AEW Executives Gave New Statements About Healthcare For Their Wrestlers


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The state of healthcare for pro wrestlers became a hot topic recently when John Oliver did a segment about WWE’s business practices last month. Since then, a WWE wrestler joked on Twitter about this and an indie wrestler revealed it was why he chose not to work with the company. But even before the mainstream exposure of this issue, people wondered if All Elite Wrestling, the new wrestling company with “change the world” as its slogan, would provide healthcare benefits for its performers, especially since one of their Executive Vice Presidents had publicly supported this in the past.

While AEW vows to be different from WWE, the Young Bucks and company president Tony Khan didn’t describe a benefits plan all that different from that of the industry giant when asked about it back in January, saying a “healthcare package… could be available” in the future, but at that time, this was only provided for executives.

In an extremely favorable article on Bleacher Report – which is, like AEW’s TV home, TNT, owned by Warner Media, and on whose streaming service, B/R Live, Double or Nothing will be available to purchase as a PPV – some AEW representatives gave more detailed statements about benefits for their workers.


Nightmare Family

In the case of Cody, he first clarified his views on organized labor in general. He said that when he said “a union in wrestling would destroy wrestling” he was only referring to small independent promotions, and that he and Matt Jackson are trying “to push to a place where there is some sort of governing body that helps protect the current generation but also older veterans that will soon be retiring,” which sure sounds like a union or a guild.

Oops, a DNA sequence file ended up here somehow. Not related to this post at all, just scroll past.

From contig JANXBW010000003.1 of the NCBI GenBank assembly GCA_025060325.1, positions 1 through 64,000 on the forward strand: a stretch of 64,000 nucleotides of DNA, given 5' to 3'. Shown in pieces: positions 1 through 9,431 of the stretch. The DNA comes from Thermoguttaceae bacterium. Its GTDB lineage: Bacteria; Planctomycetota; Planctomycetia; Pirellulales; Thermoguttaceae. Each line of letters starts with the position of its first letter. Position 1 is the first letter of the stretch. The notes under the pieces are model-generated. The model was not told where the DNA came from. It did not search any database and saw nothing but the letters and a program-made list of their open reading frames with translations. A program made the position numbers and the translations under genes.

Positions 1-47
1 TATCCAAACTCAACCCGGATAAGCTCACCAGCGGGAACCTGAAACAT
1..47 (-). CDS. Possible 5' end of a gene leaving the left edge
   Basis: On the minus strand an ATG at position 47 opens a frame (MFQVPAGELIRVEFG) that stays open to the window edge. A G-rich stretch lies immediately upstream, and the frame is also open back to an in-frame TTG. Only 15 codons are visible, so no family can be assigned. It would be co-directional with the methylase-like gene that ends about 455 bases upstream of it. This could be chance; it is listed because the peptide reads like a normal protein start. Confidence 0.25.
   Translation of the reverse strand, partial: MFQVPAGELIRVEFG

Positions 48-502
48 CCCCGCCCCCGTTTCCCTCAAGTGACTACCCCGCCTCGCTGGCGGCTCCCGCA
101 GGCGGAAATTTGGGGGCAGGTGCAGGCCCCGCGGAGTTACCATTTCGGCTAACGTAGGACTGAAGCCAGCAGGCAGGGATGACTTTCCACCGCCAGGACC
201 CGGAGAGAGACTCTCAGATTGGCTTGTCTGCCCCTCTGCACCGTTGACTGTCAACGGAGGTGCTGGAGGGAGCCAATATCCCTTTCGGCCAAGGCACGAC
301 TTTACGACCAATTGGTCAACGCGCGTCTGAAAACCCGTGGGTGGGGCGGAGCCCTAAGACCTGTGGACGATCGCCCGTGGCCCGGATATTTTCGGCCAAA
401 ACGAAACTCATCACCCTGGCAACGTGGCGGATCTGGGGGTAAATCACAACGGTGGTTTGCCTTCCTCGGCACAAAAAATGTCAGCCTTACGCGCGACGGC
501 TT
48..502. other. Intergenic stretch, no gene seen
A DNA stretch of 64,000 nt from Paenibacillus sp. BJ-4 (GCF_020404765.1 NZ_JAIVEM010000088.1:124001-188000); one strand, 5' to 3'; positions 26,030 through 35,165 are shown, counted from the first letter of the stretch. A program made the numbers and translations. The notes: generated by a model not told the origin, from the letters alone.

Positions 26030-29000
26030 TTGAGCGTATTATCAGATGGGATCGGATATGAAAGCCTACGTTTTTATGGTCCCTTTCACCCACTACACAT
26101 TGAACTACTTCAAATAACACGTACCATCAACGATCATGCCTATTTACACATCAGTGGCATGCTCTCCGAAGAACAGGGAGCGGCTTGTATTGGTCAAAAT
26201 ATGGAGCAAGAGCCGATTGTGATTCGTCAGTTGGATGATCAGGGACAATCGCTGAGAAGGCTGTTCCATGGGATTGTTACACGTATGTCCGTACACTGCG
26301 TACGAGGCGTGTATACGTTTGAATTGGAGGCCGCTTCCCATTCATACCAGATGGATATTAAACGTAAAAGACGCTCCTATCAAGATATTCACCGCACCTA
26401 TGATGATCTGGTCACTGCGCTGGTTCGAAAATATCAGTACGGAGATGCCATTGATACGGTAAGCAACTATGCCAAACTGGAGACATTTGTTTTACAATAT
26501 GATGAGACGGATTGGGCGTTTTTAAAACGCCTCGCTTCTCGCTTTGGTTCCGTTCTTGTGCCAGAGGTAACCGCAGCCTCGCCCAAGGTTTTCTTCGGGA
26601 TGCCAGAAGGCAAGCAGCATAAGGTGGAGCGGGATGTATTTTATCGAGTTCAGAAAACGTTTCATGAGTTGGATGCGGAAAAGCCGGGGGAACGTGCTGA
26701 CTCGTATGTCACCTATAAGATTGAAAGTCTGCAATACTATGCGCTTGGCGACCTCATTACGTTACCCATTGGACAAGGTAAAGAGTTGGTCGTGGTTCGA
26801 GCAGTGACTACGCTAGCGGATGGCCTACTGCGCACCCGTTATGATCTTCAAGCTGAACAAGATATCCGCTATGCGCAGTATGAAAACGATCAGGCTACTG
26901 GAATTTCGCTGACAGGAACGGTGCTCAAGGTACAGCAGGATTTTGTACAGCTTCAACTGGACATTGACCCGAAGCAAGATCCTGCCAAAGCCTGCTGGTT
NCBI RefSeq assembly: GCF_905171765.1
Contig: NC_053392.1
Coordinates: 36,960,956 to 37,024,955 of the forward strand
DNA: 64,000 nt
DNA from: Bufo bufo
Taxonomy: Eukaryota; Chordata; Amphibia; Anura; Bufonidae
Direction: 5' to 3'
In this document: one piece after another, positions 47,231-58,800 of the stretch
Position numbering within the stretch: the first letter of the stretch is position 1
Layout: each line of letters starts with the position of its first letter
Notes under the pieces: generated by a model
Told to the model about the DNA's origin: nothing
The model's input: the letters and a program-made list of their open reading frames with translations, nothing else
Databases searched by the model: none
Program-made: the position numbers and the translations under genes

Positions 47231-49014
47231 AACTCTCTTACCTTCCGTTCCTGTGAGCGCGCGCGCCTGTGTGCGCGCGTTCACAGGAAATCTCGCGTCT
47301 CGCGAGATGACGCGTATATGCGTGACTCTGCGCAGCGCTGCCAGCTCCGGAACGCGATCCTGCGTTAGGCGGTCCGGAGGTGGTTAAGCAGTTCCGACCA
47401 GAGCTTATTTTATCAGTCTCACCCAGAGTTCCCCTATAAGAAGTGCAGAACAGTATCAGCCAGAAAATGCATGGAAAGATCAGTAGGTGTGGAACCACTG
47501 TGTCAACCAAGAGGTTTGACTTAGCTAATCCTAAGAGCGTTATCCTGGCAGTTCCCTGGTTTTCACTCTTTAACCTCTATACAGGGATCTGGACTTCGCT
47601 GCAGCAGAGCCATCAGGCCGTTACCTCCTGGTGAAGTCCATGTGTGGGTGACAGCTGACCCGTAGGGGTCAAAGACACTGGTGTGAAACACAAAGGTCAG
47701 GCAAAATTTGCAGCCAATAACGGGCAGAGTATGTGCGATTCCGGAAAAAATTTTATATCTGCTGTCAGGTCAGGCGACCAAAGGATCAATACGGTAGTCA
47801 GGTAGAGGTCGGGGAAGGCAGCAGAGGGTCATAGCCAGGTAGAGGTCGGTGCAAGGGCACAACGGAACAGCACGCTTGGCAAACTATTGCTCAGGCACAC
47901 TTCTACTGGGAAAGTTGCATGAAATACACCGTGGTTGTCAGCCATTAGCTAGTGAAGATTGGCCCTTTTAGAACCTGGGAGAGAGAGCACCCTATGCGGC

Cody also stated that it won’t only be the wrestlers who are also AEW executives getting benefits, saying, “There are several wrestlers outside the EVP element that are going to receive benefits and health care. That’s a first for wrestling, and these are slow and steady steps and I’m super proud. But it can’t happen overnight. That’s what I should have said all along.” Cody didn’t specify who these other wrestlers are or what criteria they meet to be eligible for benefits.

While Cody repeated his statement from the first AEW rally that the company will cover injuries sustained in their ring (punctuated by “You know me. You’ve seen my smile. I am above board.”), Khan likewise repeated that a major way AEW plans to take care of its wrestlers is with a lighter work schedule, though the company will not have an offseason. In Khan’s words:

I’m not planning on doing hundreds of non-televised events on tour, because I don’t think that would represent a large enough revenue stream for us and profitable enough business sector for us to risk the health and well-being of all these wrestlers. I’m not gonna have an offseason, but there will be a lighter schedule and we’ll work people in and out.

The Bleacher Report article says that all this boils down to “AEW fans… entering into a social contract of sorts: fewer house shows at your local county center and less likelihood that all of your favorite fighters will be on every card, in exchange for the comfort of knowing your ticket purchase isn’t hastening their untimely death.”

Let’s be real though, wrestling fans: Stone Cold Steve Austin broke his neck when a piledriver went wrong. Takayama became paralyzed doing a sunset flip. Pro wrestling is dangerous and any wrestler could suffer an untimely death in any match. However, it looks like AEW is experimenting with its own way of making sure its talent have longer and less grueling careers.

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